(Bloomberg) – Talks between the Canadian Auto Workers, Chrysler Group LLC and General Motors Co. were extended past a strike deadline of midnight yesterday as the union said the parties needed more time to reach a deal.
The deadline has been extended indefinitely, and the union will give the companies 24-hours notice if workers plan to strike, CAW President Ken Lewenza told reporters at a Toronto hotel late Monday.
“We can still provide the companies 24 hours notice if in fact we want to strike,” Lewenza said. “Since day one we weren’t looking for a strike we were looking for a settlement.”
The extension with GM and Chrysler comes after the union reached a tentative four-year deal Monday with Ford Motor Co. that mostly eliminated cost-of living raises in favor of bonuses and won 600 new jobs for the union.
The union asked GM and Chrysler to accept the same terms as Ford and threatened a strike if no agreements were reached by the initial deadline of 11:59 p.m. Monday.
The talks cover about 14,200 workers at factories around Ontario which produce models such as GM’s Chevrolet Camaro, and Chrysler Town & Country minivans.
“We have agreed with the CAW to extend the agreement,” Chrysler said in a statement, declining further comment. “We are currently reviewing the tentative agreement that has been reached with Ford.”
GM, in a statement, called the dialogue “constructive.”
Manufacturing in Canada has become more expensive as the nation’s currency has risen about 60 percent against the U.S. dollar during the past 10 years. The CAW accepted a pay freeze and gave up bonuses and time off along with other concessions as part of the restructuring that brought GM and Chrysler out of bankruptcy in 2009. The union has said it would resist concessions in this year’s talks, citing the U.S. automakers’ return to profitability.
Shift in Production
GM and Ford have moved to reduce operations in Canada during the past year. Ford last year closed its St. Thomas, Ontario, factory that made the Ford Crown Victoria and Lincoln Town Car sedans.
GM said that it plans to shut its consolidated assembly line in Oshawa, Ontario, in June 2013, which will eliminate 2,000 jobs, according to the CAW. The company plans to shift production of its Chevrolet Equinox sport-utility vehicle from the plant to Tennessee, where most workers will be paid less than $16 an hour. Oshawa is also where GM makes the new Cadillac XTS full-size luxury sedan.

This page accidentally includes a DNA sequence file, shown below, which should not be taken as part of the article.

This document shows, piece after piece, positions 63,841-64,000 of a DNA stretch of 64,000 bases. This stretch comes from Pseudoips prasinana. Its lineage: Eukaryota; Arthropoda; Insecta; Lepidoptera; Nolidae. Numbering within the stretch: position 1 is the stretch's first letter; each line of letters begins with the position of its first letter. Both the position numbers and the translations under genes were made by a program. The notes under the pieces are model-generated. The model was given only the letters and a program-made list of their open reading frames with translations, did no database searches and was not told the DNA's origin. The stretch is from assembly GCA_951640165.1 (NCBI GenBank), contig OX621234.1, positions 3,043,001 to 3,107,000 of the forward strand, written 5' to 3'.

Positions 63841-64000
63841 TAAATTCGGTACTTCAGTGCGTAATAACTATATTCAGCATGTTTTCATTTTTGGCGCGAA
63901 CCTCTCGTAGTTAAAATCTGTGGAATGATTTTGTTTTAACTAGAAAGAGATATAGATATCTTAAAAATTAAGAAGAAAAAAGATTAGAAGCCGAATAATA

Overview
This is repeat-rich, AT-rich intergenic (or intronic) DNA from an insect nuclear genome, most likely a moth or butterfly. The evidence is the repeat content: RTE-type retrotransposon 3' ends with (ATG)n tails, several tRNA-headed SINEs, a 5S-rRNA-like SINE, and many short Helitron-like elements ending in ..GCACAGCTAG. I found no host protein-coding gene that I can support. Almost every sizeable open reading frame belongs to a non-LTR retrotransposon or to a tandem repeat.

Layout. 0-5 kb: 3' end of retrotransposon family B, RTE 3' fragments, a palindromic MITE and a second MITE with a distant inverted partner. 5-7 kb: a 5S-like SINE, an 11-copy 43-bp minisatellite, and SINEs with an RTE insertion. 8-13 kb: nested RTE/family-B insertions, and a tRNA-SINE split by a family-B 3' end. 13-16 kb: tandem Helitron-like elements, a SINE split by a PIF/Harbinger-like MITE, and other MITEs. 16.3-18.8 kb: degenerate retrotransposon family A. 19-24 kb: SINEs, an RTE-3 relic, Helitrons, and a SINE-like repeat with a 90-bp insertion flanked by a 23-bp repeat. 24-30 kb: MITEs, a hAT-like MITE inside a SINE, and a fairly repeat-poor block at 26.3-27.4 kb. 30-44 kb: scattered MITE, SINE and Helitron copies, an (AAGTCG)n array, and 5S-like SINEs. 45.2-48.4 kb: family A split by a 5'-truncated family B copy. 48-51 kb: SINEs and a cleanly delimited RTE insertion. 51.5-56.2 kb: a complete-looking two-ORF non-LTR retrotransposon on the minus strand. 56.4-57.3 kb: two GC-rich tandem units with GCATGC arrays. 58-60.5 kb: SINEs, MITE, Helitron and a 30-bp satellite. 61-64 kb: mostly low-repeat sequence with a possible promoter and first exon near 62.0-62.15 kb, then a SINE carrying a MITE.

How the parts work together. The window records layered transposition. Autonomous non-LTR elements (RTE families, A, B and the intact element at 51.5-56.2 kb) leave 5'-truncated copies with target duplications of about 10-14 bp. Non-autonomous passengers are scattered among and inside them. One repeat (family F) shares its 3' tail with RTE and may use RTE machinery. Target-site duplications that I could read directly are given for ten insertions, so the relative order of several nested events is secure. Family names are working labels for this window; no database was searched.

Chrysler, based in Auburn Hills, Michigan, has about 8,000 production workers at Ontario vehicle-assembly plants in Brampton, near Toronto, and Windsor, outside of Detroit. GM, based in Detroit, has about 6,200 CAW-represented workers in Ontario, including a vehicle-assembly factory in Oshawa.
Last year GM set a full-year profit record and Ford earned more than in any year since 1998. This year both companies’ first-half net income was cut in half as continued strength in North America failed to offset economic turmoil in Europe.
Chrysler, which was bought by Italian car-maker Fiat SpA in 2009, saw its revenue increase eight-fold in the first half from a year ago, even as its European parent declared a loss.
Canada will probably lose new-vehicle assembly work to lower-cost Mexico through the next decade, according to industry researcher R.L. Polk & Co. Canada’s share of North American car and light-truck assembly may slip to 12.6% in 2017 and 12.1% in 2022, from 15.8% this year, Polk said in a July 9 report on its website.
GM was the last carmaker to be hit by a strike in Canada, in 1996. That walkout lasted 20 days, paralyzing the company’s Canadian operations and forcing layoffs at other North American plants. Canada, which ranked as the world’s fourth-largest car producer in 1999, has slipped out of the top 10, the union said.
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